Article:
A revolution in drug discoveryBMJ 2000; 321 doi: https://doi.org/10.1136/bmj.321.7261.581 (Published 09 September 2000) Cite this as: BMJ 2000;321:581
Combinatorial chemistry still needs logic to drive science forward
- Nigel Beeley (firstname.lastname@example.org), vice president and chief chemical officer,
- Abi Berger (email@example.com), science editor
- Arena Pharmaceuticals, 6166 Nancy Ridge Drive, San Diego, CA 92121, USA
Several new drugs now in phase II clinical trials have got there at speed. Gone are the days of laboriously slow organic chemistry. New techniques and a rapidly changing culture surrounding drug development have revolutionised the time it now takes to get drugs from discovery to market. Bristol-Myers Squibb, for example, reported recently that BMS-201038, an inhibitor of microsomal triglyceride transport protein that lowers plasma cholesterol concentrations, is already, after a relatively short period of time, in phase II clinical trials.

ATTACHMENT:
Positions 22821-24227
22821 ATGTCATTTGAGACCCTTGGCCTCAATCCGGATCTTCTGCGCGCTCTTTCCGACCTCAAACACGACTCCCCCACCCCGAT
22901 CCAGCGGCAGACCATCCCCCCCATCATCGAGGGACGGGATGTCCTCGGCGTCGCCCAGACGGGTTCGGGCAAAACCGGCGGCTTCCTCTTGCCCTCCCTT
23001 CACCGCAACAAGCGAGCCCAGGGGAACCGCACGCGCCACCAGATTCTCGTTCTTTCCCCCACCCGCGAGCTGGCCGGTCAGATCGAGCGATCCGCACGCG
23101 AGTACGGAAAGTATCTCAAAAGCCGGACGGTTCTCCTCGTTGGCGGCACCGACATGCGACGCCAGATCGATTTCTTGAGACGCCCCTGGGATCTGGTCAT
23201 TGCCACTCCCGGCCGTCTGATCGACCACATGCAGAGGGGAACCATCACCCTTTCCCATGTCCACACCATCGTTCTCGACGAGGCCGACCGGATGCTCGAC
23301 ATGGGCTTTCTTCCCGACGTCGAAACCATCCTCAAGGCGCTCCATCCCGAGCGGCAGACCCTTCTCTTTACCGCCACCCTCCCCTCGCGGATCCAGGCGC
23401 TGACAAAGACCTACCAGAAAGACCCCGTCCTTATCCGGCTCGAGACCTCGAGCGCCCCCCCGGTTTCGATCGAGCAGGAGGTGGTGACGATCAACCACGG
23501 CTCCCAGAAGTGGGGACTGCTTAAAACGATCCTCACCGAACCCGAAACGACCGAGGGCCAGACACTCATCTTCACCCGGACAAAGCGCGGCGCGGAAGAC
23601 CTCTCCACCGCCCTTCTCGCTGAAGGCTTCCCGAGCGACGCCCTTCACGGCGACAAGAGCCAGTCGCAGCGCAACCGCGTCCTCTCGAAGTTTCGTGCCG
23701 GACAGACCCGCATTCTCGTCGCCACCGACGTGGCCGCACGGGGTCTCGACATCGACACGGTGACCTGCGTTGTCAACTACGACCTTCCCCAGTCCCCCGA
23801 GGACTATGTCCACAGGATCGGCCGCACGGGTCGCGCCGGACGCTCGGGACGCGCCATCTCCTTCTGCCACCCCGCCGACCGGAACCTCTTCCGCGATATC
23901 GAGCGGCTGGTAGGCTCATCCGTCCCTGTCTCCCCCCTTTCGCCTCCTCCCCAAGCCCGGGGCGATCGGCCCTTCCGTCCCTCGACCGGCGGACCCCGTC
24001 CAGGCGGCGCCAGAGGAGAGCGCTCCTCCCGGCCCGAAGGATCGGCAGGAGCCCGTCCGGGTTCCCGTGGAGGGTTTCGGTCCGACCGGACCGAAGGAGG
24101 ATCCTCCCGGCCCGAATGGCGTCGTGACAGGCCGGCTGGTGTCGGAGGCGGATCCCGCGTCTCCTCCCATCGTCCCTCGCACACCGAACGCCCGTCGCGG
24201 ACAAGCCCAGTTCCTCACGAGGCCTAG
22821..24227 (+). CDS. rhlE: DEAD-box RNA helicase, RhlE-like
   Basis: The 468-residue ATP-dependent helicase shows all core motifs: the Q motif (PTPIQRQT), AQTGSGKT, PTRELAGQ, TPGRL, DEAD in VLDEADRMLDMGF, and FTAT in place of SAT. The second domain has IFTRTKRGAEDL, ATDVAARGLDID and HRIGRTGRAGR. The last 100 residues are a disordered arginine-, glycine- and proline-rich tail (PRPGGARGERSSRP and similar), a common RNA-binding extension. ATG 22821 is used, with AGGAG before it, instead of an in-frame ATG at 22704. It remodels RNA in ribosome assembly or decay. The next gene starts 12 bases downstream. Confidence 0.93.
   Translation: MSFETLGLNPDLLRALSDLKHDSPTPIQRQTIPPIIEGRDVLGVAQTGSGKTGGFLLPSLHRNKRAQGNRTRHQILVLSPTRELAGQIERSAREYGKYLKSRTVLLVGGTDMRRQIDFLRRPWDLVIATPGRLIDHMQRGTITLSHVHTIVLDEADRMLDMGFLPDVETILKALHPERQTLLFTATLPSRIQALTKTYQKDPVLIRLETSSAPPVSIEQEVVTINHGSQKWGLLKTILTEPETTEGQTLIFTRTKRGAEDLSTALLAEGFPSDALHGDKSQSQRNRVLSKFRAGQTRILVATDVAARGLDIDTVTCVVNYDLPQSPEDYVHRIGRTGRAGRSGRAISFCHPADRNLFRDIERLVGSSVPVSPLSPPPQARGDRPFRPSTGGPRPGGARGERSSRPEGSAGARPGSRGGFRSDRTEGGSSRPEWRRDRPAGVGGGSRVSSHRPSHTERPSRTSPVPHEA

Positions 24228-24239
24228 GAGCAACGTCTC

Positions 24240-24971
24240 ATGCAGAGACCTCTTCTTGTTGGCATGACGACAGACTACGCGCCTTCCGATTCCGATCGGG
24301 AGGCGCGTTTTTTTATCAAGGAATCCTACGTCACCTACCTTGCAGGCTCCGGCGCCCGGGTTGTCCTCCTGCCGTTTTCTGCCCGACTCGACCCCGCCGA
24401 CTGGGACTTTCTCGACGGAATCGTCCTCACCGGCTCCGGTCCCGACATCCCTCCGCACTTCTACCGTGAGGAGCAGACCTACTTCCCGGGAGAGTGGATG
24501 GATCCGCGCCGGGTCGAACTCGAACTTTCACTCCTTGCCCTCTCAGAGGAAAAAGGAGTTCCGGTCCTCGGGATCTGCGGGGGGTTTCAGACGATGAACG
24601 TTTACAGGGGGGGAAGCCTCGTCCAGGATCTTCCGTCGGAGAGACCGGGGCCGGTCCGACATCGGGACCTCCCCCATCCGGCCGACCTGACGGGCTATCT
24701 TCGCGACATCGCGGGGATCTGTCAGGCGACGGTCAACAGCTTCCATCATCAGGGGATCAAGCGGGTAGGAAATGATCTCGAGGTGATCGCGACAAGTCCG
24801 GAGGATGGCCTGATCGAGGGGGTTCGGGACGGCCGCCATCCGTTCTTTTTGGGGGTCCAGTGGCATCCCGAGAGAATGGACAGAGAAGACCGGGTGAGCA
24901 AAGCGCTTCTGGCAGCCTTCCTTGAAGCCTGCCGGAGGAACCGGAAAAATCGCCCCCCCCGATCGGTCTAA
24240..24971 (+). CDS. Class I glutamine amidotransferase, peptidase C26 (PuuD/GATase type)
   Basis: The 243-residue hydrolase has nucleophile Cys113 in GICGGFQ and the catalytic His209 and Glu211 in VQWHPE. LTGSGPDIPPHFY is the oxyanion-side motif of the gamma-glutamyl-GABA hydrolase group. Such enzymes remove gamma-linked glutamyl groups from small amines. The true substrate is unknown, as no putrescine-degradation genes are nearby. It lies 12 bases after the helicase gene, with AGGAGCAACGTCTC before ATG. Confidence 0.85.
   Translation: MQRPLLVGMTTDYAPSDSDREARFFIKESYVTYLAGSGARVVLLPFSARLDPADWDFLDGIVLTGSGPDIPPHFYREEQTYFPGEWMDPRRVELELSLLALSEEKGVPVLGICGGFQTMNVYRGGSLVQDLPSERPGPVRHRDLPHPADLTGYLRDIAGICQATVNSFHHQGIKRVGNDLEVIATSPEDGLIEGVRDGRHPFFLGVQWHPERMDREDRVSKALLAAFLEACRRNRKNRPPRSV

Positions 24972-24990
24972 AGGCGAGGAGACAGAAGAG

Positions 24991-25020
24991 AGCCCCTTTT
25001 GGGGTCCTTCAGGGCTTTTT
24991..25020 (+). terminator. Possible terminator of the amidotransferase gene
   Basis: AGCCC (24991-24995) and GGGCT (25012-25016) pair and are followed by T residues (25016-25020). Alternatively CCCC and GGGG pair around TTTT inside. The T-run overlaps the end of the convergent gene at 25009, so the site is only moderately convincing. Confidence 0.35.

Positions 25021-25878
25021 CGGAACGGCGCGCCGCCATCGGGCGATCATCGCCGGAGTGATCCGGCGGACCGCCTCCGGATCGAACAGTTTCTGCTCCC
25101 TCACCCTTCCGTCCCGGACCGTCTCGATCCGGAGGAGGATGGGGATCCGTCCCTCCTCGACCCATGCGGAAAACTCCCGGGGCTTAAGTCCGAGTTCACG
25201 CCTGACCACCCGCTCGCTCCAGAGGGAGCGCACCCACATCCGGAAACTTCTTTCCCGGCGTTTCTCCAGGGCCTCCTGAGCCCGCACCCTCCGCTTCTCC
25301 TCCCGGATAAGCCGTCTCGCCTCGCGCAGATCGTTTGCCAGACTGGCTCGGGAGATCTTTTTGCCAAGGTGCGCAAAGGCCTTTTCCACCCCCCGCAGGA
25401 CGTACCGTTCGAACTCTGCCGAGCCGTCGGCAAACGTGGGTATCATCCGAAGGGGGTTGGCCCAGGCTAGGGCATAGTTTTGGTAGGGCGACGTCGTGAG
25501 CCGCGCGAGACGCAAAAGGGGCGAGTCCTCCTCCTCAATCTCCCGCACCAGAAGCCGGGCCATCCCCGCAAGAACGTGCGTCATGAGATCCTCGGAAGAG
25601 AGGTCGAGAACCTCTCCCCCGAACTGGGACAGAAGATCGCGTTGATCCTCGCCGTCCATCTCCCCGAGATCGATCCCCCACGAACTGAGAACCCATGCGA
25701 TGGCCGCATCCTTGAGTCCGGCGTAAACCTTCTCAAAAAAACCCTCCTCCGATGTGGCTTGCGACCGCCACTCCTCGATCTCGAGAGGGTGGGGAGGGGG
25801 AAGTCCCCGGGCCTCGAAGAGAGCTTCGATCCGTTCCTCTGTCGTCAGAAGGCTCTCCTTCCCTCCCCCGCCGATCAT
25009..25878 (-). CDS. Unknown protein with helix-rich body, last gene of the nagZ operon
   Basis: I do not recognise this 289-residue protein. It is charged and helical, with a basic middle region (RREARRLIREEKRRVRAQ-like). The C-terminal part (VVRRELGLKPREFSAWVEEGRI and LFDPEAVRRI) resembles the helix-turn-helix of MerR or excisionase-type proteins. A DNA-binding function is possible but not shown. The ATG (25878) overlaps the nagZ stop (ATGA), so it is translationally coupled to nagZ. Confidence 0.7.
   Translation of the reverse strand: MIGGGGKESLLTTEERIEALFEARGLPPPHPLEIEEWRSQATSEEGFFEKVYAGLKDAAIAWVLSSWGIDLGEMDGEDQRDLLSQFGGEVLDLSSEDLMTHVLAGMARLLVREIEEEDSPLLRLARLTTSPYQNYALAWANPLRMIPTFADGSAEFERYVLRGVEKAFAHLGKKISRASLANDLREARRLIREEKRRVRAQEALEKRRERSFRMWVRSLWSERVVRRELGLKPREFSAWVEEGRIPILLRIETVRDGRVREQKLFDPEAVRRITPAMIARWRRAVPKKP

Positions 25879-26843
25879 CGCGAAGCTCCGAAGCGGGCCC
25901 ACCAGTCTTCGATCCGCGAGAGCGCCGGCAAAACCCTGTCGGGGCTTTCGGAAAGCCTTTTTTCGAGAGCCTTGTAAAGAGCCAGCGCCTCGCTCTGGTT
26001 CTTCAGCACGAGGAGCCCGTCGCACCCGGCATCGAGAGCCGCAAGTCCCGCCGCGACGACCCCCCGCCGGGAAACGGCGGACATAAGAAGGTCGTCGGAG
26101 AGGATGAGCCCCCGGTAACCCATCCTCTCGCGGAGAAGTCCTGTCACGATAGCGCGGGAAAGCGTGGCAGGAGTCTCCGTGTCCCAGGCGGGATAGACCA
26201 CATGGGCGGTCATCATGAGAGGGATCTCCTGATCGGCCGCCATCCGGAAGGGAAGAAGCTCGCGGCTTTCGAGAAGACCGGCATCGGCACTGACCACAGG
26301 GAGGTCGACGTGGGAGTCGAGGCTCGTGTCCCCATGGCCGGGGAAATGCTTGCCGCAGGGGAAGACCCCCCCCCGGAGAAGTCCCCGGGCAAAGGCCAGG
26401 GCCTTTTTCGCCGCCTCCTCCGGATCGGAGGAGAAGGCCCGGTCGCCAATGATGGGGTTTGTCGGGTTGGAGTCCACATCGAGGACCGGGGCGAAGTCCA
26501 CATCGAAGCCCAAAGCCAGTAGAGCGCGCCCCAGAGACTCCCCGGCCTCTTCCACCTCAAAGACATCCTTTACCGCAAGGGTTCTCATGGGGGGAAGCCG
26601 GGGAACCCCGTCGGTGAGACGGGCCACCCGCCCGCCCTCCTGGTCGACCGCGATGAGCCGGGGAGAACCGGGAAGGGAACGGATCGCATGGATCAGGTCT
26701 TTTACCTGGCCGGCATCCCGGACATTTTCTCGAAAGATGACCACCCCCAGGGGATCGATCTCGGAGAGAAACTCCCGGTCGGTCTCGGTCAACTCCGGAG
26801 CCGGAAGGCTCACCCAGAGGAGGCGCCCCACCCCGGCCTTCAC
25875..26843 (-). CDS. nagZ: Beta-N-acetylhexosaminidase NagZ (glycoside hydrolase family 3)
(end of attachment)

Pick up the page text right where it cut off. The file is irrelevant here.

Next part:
A key component of any drug discovery programme is synthetic organic chemistry, which has analogies with Lego blocks. Chemical building blocks are assembled according to precise rules, creating molecules of increasing complexity. Some of these blocks hold others in position, while others are capable of interacting with a biochemical target (such as the active site of an enzyme or a receptor). Some blocks are there to modify the metabolism of molecules and others modify the overall structure to improve drug delivery. “Combinatorial chemistry” is the process by which millions of molecular constructions can …
Log in using your username and password
Log in through your institution
Register for a free trial to thebmj.com to receive unlimited access to all content on thebmj.com for 14 days.
Sign up for a free trial